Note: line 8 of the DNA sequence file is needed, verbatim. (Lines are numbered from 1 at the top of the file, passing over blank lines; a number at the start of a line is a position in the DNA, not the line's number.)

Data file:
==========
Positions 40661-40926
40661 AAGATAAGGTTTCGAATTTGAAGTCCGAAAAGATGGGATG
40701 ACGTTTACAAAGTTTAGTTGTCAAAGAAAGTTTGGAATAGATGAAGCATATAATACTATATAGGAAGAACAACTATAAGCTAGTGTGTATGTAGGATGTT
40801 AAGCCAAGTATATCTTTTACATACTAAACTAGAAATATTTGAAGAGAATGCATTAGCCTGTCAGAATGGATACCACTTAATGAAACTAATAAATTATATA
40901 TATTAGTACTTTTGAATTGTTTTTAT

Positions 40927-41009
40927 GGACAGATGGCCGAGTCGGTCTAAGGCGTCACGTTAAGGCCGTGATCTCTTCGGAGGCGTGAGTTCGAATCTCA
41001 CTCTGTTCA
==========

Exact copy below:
41001 CTCTGTTCA